The Glasgow Courier - Serving Proudly As The Voice Of Valley County Since 1913


By Quinn Robinson
The Courier 

Relay For Life: The Cause Continues


The fight to find a cure for cancer will continue as the American Cancer Society will hold the Northeast Montana Relay For Life this Friday and Saturday at the Valley County Fairgrounds.

Event organizers said that Relay For Life has been a staple in the community since the mid-1990s, but has gained steam since switching from an bIannual event to an annual event in 2001.

Members volunteer their time to see that this event – which unites cancer survivors and those who wish to honor memories of loved ones who lost their personal battle with cancer – takes place year after year. They say it is time consuming but completely worth it.

“I work at the hospital in radiology,” said Sandi Mason, the silent auction coordinator for the relay. “I have personally been involved in the diagnosis of cancer and I've lost both of my parents to cancer. It's not just this country; cancer affects all walks of life.”

The two-day event wouldn't be possible without the continuous support of the community, organizers said.

In order to conduct the silent auction each year, organizers gather donations from businesses in the community as well as gift baskets participating teams create raise proceeds for cancer research.

“There are certain people in this community that just go above and beyond,” Mason said. “There are businesses that do the same thing and all the money that we make at the event goes toward the American Cancer Society.”

Once the money reaches the American Cancer Society, it is used toward various programs that assist families of cancer survivors as well as further the research of cancer in hopes of finding a cure.

Relay For Life first began nationally in 1985 and will reach its 30-year mark in 2015.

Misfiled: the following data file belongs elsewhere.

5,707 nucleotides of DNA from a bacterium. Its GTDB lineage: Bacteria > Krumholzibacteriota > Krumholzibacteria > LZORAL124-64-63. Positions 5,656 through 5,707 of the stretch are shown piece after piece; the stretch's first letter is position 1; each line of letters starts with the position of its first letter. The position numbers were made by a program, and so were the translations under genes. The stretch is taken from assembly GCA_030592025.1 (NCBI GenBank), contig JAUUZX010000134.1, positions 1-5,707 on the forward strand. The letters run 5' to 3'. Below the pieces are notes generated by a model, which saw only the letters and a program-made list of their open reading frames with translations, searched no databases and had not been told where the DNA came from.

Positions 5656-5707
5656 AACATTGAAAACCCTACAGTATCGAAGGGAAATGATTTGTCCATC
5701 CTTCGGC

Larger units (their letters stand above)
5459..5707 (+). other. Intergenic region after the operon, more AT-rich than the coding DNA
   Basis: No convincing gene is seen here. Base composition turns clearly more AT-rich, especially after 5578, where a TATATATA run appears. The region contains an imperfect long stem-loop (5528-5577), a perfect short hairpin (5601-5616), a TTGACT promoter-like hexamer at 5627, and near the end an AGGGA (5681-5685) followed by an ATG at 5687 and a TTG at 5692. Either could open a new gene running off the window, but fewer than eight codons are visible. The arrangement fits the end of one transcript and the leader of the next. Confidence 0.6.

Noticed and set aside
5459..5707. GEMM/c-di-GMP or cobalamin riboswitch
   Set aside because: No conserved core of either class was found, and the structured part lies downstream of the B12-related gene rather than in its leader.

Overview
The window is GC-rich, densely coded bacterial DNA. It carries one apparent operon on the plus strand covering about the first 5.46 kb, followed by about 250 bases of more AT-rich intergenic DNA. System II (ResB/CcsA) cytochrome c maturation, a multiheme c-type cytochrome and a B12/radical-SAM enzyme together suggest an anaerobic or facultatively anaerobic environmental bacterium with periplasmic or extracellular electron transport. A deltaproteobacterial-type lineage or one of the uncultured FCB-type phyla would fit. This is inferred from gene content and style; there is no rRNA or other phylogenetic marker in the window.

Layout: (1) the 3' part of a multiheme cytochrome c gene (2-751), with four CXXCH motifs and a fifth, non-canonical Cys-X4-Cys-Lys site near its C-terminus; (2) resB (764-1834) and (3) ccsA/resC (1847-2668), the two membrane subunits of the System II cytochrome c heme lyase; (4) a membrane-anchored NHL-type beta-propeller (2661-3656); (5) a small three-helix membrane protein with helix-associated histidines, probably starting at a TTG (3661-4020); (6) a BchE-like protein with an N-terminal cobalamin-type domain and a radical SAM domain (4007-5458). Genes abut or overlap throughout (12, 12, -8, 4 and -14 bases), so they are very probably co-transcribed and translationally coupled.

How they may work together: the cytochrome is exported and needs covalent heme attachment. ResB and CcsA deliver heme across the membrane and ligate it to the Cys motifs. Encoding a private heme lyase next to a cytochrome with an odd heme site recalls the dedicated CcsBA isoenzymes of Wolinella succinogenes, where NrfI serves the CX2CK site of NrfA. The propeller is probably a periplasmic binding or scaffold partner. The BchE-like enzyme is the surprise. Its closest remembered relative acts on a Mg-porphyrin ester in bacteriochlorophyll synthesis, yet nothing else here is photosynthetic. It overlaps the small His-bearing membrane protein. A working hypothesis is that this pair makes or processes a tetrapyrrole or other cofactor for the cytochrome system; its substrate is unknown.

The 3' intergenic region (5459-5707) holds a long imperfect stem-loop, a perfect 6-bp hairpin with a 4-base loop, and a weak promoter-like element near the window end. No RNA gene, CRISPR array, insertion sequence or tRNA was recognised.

This year's event will be held once again at the Valley County Fairgrounds and Mona Amundson, sponsorship chair on the committee, said that organizers applied for a grant this year to pave the area around the concessions as well as the area in which they utilize for the track. Amundson said that the paving should done be in time for next year's event.

While Relay For Life was established to raise cancer awareness and celebrate those who continue to fight the battle against cancer, many of the organizers point to the luminaria ceremony as the glue that holds the event together.

“That's the heartfelt moment of the event,” said Darla Larson, team development chairman. “Going around and seeing the hundreds and hundreds of luminarias that are lit with people's names on them that have been affected by cancer. A lot of people come to see that, just to see their family member's name there.”

Teams from all over Northeastern Montana participate and organizers want to make sure everyone knows that they're invited to participate whether cancer has affected their lives or not.

Lisa Guckenberger, who has been a relay specialist for the American Cancer Society since last December said that a job like this is something she always wanted because of it's personal ties.

“A lot of my family has been affected by cancer,” Guckenberger said. “There's so much we can do and so much progress we can make, but without funding we can't do the research needed to find a cure. That's why Relay For Life is so important.”

Organizers still seek volunteers Thursday night to help fill luminaries. The Relay For Life event itself will begin at 5:30 p.m. with team registration at the fair office. Food will be for sale as the Re-LEI-ers will have hotdogs, nachos, and other food items for sale.


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